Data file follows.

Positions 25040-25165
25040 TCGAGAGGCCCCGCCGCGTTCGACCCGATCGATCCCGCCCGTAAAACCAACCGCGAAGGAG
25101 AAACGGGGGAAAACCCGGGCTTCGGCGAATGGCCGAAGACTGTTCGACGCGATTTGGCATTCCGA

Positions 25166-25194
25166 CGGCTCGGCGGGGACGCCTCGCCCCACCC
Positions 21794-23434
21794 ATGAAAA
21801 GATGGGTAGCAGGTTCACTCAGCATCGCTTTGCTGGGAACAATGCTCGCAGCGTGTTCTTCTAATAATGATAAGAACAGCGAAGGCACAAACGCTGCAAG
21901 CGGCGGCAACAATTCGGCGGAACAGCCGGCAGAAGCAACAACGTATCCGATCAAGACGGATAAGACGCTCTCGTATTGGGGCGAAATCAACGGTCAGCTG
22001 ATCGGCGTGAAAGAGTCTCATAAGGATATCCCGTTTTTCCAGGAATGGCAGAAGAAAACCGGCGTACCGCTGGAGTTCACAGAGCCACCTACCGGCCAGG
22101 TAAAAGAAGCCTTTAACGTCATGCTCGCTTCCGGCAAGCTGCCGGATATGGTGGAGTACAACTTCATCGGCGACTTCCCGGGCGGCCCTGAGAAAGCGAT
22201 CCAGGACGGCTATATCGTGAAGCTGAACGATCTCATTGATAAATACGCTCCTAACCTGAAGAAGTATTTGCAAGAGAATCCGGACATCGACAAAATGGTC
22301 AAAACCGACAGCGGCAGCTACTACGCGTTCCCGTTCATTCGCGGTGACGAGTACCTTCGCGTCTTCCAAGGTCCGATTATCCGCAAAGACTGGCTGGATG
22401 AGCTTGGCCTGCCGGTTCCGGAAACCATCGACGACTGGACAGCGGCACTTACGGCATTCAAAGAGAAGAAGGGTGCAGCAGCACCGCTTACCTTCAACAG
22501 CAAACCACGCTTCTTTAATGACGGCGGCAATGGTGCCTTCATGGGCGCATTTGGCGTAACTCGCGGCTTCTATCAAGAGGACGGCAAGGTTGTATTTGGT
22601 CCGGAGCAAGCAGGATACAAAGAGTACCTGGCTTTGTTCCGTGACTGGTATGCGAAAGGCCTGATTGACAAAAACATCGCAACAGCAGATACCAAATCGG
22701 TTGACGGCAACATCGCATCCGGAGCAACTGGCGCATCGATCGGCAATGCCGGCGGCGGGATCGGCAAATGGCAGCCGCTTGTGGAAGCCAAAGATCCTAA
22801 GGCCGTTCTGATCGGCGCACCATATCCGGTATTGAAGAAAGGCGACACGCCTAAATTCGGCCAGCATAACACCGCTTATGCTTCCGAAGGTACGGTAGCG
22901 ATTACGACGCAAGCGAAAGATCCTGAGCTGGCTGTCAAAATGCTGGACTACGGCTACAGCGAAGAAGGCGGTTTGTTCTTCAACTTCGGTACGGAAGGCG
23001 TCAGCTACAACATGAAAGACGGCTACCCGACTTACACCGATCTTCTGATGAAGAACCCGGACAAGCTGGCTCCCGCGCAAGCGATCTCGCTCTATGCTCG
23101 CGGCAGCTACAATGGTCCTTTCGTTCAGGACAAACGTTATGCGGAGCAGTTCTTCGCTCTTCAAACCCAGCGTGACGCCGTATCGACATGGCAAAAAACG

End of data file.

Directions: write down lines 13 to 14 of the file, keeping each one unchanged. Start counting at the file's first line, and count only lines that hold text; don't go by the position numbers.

22301 AAAACCGACAGCGGCAGCTACTACGCGTTCCCGTTCATTCGCGGTGACGAGTACCTTCGCGTCTTCCAAGGTCCGATTATCCGCAAAGACTGGCTGGATG
22401 AGCTTGGCCTGCCGGTTCCGGAAACCATCGACGACTGGACAGCGGCACTTACGGCATTCAAAGAGAAGAAGGGTGCAGCAGCACCGCTTACCTTCAACAG